Sunday Short Courses

Organizer: Mike Marko

  • These full-day courses run from 8:30 AM to 5:00 PM on Sunday, July 29.
  • A certificate of participation will be issued to each participant.
  • Two Continuing Microscopy Education Units are available (registration fee $10).
  • Morning and afternoon coffee breaks are included.
  • Lunch is on your own; onsite vendors will be open.

Course fees:
$175 — Member, early registration
$265 — Member, regular
$209 — Non-member, early registration
$289 — Non-member, regular

SHORT COURSES IN BIOLOGICAL SCIENCES

X-10 Cryo-preparation for Biological EM
Kent McDonald
In this course, we will briefly review why cryo-techniques for specimen preparation are superior to conventional methods. We will discuss some low-cost-alternative cryo-methods, as well as demonstrate some of the latest equipment and techniques for high pressure freezing, plunge freezing, cryosectioning, cryoSEM, and freeze fracturing. The Tokuyasu method for immunolabeling will also be covered briefly. Persons taking this course should leave with a better understanding of these cryotechniques and their role in different applications such as EM tomography, vitreous cryosectioning, and EM immunolabeling, as well as their routine use for the best available preservation of cellular fine structure

X-11 Immunolabeling Technology for Light and Electron Microscopy
Caroline Miller
The requirements for successful immunohistochemical and immunocytochemical labeling vary widely with different biological systems. The optimal techniques for light-microscope labeling often differ greatly from those needed for electron microscopy. The basics of immunolabeling at the light and electron microscope levels will be presented, illustrated with examples from several different biological systems. Some of the more complex methods and applications used in electron microscopy will be discussed in depth. The course will cover specimen preparation, immunogold labeling and enhancement methods, multiple labeling and correlative LM/EM techniques.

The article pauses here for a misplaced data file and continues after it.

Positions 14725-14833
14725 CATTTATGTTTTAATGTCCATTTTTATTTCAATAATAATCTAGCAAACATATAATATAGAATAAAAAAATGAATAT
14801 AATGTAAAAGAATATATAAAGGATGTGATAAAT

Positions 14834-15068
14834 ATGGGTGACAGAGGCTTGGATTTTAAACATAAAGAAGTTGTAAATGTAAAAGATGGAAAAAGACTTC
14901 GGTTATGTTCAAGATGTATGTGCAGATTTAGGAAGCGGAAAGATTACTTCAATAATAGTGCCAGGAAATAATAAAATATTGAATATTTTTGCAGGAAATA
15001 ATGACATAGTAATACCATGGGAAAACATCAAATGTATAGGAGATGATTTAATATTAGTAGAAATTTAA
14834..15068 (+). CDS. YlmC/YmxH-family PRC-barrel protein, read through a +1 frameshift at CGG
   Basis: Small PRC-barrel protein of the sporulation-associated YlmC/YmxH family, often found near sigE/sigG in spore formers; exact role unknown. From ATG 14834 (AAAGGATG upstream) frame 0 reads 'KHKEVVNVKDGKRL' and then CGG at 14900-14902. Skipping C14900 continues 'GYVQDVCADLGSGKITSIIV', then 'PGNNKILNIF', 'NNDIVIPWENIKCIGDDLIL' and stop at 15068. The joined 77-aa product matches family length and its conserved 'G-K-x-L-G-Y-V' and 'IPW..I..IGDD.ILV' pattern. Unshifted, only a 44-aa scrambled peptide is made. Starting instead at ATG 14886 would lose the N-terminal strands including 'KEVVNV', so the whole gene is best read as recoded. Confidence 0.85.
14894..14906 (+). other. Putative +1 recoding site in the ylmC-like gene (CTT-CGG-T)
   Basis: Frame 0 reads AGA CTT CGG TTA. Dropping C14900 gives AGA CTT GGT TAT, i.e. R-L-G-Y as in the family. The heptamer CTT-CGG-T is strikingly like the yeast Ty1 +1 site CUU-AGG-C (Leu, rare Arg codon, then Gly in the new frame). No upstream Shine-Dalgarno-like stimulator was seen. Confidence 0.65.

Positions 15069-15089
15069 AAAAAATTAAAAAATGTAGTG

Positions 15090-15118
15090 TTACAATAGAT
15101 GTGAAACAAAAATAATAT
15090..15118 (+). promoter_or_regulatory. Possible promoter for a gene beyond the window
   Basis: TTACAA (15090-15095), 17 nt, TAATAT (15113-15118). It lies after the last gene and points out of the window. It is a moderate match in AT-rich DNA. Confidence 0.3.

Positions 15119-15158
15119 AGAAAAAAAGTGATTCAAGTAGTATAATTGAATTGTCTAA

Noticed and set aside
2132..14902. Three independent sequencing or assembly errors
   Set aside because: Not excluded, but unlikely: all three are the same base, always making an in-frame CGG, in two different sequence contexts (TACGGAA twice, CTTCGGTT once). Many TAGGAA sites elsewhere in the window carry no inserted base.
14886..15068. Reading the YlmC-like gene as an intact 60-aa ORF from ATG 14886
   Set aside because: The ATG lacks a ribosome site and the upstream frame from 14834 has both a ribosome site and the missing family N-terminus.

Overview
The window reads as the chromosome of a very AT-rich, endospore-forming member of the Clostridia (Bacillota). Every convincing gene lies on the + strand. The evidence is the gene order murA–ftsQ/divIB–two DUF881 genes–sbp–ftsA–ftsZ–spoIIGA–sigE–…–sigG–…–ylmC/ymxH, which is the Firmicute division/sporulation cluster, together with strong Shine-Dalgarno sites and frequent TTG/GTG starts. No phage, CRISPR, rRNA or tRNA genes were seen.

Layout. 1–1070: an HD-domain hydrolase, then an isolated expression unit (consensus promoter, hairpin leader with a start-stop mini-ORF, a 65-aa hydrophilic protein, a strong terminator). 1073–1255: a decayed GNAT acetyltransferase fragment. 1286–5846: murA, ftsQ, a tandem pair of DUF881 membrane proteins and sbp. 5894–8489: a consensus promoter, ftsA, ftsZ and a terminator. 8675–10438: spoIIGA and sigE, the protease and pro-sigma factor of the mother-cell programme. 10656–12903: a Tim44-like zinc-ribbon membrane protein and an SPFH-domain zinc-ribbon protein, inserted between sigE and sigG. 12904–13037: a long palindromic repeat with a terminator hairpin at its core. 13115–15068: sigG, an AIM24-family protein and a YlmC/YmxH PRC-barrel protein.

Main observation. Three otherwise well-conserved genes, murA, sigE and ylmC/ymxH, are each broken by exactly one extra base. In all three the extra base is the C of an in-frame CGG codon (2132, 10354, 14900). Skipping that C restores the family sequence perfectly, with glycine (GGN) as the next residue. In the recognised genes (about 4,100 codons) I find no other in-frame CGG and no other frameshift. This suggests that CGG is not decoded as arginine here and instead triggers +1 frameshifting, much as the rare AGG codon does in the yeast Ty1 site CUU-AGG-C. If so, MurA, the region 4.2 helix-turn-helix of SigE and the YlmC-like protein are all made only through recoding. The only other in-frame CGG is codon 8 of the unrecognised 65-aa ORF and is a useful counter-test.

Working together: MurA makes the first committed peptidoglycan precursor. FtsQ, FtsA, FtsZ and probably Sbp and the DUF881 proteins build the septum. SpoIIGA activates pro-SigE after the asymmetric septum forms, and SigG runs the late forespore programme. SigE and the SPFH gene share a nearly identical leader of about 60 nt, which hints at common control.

X12 3D Electron Microscopy of Macromolecular Assemblies
Teresa Ruiz, Michael Radermacher and Edward Morris
This short course will provide a comprehensive description of the methods used for 3D structure determination from electron micrographs of macromolecular complexes or weakly scattering specimens available in multiple copies. Specimen preparation techniques for single particles (deep stain, vitreous ice) will be presented, followed by selection of optimal imaging conditions, including low-dose imaging. Next, a detailed explanation of image processing techniques, with special emphasis on the random-conical reconstruction technique, will be presented. Finally, structure interpretation and docking of X-ray structures to 3D EM densities will be demonstrated. The techniques described could be applied to both biological and materials science specimens.

MULTI-DISCIPLINARY SHORT COURSES

X-13 Electron Tomography in Life and Material Sciences
Ilke Arslan and Montserrat Barcena